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PRU school – Keeping children safe

April 29, 2022, 14:04 GMT+1
Read in 3 minutes
  • Alternative education providers need to meet statutory safeguarding expectations
PRU school – Keeping children safe

The number of primary age children in alternative provision (AP) has, according to Ofsted, risen by 27% since 2017; there are now more than 7,000 under-11s in AP placements, including those in statefunded pupil referral units.

In that time, the overall number of all pupils in AP has risen by 14% to more than 45,000.

As the Department for Education’s statutory guidance, Keeping children safe in education (KCSIE) states:

“The cohort of pupils in alternative provision often have complex needs, it is important that governing bodies and proprietors of these settings are aware of the additional risk of harm that their pupils may be vulnerable to.”

Alternative provision can be an area where some schools fall down in Ofsted inspections, creating safeguarding risks that then contribute to poor judgements on safeguarding.

As one inspection report found:

“Leaders have not always undertaken the agreed safeguarding checks when sending pupils to off-site provision. This puts pupils’ safety at risk.”

The legal requirements set out in KCSIE are clear:

“Where a school places a pupil with an alternative provision provider, the school continues to be responsible for the safeguarding of that pupil and should be satisfied that the provider meets the needs of the pupil”


“schools should obtain written confirmation from the alternative provider that appropriate safeguarding checks have been carried out on individuals working at the establishment”.

School leaders can take some simple steps to ensure that they are following the statutory requirements on alternative provision:

  • Ensure there is a central list of which pupils are attending AP.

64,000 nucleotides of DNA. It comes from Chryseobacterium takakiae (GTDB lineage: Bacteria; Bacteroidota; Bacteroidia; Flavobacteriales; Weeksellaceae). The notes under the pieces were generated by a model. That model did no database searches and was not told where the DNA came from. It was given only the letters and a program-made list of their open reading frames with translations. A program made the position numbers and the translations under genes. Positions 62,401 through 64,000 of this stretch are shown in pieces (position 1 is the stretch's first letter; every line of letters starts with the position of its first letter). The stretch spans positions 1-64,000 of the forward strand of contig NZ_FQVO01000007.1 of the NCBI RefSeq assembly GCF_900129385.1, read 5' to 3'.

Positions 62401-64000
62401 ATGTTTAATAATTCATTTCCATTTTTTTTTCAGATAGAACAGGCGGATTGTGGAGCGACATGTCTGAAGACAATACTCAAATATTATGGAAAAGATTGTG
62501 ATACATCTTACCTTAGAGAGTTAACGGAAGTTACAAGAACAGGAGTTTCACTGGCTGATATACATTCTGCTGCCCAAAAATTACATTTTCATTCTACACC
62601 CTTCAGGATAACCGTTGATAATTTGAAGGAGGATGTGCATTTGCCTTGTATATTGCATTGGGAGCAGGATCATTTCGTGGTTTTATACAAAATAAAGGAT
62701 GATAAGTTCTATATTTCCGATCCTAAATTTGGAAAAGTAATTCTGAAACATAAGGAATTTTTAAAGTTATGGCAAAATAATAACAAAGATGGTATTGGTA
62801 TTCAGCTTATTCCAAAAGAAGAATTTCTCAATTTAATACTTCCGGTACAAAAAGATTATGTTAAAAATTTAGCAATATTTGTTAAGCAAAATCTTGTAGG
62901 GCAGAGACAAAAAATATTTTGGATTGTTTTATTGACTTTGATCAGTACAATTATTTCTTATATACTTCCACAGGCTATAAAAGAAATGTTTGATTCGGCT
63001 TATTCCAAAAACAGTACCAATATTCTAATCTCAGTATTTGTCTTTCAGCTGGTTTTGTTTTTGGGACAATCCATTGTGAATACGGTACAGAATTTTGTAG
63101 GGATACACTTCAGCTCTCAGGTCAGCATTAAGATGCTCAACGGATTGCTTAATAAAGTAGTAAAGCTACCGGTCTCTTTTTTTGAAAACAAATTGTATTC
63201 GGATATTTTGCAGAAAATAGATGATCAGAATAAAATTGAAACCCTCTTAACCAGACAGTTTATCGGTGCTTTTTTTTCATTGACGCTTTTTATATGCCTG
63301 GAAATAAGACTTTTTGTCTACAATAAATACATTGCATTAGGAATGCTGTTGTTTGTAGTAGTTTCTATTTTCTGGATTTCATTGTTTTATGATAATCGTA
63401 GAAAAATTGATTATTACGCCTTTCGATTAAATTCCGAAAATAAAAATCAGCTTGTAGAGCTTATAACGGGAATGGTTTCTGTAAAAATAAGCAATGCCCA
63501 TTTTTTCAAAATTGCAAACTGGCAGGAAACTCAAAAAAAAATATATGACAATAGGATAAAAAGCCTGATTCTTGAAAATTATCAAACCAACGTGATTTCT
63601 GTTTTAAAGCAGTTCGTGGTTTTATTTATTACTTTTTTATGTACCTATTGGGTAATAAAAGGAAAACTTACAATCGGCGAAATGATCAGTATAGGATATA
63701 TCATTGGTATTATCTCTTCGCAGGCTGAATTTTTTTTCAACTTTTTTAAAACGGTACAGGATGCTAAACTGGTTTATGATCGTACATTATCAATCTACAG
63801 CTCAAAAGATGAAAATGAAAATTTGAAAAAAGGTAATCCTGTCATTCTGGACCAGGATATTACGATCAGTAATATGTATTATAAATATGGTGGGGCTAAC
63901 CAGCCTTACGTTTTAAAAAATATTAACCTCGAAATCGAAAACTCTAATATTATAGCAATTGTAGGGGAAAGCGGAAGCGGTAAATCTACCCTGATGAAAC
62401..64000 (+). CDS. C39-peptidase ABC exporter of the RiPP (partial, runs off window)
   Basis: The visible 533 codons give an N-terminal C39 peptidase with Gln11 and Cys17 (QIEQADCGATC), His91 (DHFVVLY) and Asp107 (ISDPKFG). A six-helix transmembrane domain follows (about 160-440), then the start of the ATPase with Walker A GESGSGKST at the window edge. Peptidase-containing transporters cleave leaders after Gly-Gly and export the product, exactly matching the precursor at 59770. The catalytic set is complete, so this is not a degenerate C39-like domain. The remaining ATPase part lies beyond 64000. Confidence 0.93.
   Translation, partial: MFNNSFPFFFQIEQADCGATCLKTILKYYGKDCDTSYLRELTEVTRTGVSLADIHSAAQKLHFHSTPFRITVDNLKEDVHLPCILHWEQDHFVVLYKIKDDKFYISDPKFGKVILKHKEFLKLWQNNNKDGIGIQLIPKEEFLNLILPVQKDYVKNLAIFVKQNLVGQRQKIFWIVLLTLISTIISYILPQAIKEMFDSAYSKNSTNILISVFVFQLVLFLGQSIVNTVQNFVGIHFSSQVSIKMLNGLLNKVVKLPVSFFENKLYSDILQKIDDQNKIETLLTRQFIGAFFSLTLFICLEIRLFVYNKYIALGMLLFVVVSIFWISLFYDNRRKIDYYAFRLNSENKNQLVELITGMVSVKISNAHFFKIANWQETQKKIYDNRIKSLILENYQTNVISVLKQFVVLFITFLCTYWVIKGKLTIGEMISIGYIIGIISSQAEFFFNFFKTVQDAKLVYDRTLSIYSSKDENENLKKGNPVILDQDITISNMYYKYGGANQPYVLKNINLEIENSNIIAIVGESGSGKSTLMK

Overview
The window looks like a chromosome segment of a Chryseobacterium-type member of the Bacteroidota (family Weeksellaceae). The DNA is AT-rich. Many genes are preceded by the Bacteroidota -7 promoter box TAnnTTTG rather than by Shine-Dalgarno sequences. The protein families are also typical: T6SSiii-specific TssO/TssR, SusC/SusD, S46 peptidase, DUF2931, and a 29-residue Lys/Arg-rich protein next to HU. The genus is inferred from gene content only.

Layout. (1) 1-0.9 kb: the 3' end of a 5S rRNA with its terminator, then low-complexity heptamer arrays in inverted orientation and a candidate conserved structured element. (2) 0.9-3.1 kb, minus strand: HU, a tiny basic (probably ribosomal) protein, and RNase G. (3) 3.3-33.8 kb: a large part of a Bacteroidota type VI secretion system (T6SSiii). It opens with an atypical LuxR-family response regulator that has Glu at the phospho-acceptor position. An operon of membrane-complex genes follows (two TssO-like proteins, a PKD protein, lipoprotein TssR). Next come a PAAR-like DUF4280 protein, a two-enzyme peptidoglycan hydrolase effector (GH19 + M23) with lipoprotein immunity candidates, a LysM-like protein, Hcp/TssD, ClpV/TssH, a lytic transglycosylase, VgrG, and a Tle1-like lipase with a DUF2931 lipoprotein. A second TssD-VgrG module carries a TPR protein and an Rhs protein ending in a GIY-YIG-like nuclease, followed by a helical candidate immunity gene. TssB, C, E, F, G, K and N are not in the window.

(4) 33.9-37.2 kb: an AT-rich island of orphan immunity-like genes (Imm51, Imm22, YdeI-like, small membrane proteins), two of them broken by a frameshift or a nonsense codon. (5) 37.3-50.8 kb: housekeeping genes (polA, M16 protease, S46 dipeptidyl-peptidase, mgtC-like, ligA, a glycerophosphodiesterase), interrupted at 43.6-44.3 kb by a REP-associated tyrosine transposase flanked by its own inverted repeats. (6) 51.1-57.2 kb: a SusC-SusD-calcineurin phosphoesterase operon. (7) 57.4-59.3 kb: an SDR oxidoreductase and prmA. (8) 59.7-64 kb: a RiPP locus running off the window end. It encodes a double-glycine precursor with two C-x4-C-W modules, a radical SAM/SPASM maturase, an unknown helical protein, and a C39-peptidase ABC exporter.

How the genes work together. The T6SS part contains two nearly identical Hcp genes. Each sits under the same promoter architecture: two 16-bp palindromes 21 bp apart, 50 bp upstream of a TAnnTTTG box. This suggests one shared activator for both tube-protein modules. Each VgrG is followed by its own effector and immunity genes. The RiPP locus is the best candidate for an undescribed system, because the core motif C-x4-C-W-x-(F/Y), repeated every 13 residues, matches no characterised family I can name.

• Obtain written confirmation from the alternative provider that appropriate safeguarding checks have been carried out on individuals working at the AP establishment. Keep a record of these confirmations.
  • Check that policies and procedures are in place to monitor attendance of those at AP. What action does the provider take when a child is absent and how do they keep you informed?
  • Conduct regular visits when children are educated off-site and/or attending AP. This gives you the opportunity to check in with the child, see the provider for yourself and meet key staff.
  • Ask for a final report on the child’s achievements during the placement, as well as seeking the child’s view on the success of the placement. This can help the school decide whether to use that provider in future.
  • Remember that students who attend AP or are educated off-site may be more vulnerable than their peers. Make their safeguarding a top priority.

Alternative provision is growing across the system, with the biggest growth seen in primary schools.

Primary school leaders should give their full attention to the risks and responsibilities attached to alternative provision placements – and continue to make their pupils’ safety and wellbeing a priority, wherever they are educated.

Hannah Glossop is a former designated safeguarding lead who now heads up Judicium’s safeguarding service.